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Saturday, April 20, 2024

The Highs and the Lows

The highs are not as high; the lows are not as low. We have heard that phrase about Evansville. We have had our share of lows here in the River City. As well, many indicators tell us we have been living in a pretty darn good era. A low point was painfully recalled for many of us two weeks ago as counties in West and Middle Tennessee were destroyed in an F3 tornado, killing at least 24 people, most in Putnam County. On Nov. 6, 2005, an F3 tornado took 25 lives in Evansville and Warrick County, the greatest number in a mobile home neighborhood on Evansville’s far East Side.

For decades residents of southwestern Indiana claimed to feel isolated in the state down here on the Ohio River border. With vastly improved roads, highways, interstates, and air travel, that sentiment now is largely a myth; however, I believe it is at the root of the idea that in southwestern Indiana, the highs might not be as high, but the lows are not as low. The recession that began in 2008 was difficult, a low across the U.S. and world; Evansville emerged relatively healthy. In our business, as an example, we could not lose that Nordstrom’s or Absolut Vodka print ad we never had.

Let me be clear: I am in no way suggesting the global health crisis we now face should be taken in any way other than extremely seriously. Our national, state, and city leaders already have enacted clear guidelines for Hoosiers and Evansville residents. But, I think it’s alright to believe we are a community of strong, smart, and resourceful people, and those characteristics have aided us in the past and likely will again. We as a community have demonstrated this many times.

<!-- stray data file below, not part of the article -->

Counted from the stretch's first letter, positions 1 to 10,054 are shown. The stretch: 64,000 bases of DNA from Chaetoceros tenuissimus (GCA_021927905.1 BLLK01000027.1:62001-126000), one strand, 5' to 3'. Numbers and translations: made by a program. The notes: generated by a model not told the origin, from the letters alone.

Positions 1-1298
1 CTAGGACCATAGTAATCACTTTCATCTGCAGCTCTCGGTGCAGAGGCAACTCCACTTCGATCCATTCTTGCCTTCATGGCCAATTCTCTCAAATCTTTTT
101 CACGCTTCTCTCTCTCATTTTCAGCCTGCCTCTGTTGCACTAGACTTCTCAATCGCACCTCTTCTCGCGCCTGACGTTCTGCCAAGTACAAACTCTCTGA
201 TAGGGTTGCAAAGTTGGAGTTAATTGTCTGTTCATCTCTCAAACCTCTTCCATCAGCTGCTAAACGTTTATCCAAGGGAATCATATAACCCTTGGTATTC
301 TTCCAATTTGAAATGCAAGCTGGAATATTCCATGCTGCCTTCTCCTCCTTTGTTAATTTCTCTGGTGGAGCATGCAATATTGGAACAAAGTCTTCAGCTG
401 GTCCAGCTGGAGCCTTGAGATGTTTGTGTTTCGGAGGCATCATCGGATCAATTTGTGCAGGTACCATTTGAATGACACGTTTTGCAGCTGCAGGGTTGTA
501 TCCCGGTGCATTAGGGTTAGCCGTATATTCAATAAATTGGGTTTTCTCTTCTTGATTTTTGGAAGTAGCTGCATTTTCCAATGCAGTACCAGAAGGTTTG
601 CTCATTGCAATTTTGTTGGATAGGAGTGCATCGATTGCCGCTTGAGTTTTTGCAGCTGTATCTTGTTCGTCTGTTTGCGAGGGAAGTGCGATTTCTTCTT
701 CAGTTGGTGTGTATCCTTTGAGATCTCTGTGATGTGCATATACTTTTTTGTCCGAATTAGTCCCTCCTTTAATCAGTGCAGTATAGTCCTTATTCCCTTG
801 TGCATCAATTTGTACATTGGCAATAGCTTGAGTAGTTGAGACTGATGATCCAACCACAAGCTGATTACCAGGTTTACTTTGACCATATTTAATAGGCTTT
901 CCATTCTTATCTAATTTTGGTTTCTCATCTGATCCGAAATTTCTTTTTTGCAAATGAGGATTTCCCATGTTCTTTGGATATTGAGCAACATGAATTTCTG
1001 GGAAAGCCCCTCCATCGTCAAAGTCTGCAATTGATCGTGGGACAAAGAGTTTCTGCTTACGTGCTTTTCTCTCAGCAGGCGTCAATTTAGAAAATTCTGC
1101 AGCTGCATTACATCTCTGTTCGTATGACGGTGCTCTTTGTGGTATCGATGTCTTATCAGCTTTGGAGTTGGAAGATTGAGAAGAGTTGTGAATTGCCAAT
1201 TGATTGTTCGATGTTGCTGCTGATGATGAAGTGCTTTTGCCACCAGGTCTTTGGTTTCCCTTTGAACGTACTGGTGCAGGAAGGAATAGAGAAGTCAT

For future readers of this archived issue, and because we believe it is important to mark in time days like these, this dystopian sounding talk is about a virus, COVID-19, a coronavirus health and science experts say originated in China in late 2019 and now spans the globe, attacking the U.S. right now. The World Health Organization declared it a global pandemic on March 11. As we go to press, Vanderburgh County has no reported cases of the virus. Area schools and universities will be closed for at least the rest of March. Sporting events in America have been shut completely down. Foreign nationals from 26 European countries are banned from entering the U.S. for at least 30 days. Vacations and conferences are being cancelled. There is a national toilet paper and hand sanitizer shortage.

And the stock market has tanked over the global economic concerns of coronavirus and falling oil prices. There is plenty to worry about; lives are being upended. As the coming weeks and months will bring much uncertainty, I would like to hang my hat on the idea that our heartland resolve and support of each other will help carry us through these unprecedented times.

We are sincere in our hope that this issue — with a wonderful focus on our community’s talented youth — will resonate with you. If ever there was a time to shine the light on the future, it certainly is today. I remain confident the young people in our “Cool Kids” feature will live in a wonderful (not perfect) world.

Please stay healthy and safe! As always, I look forward to hearing from you.


Kristen K. Tucker
Publisher & Editor

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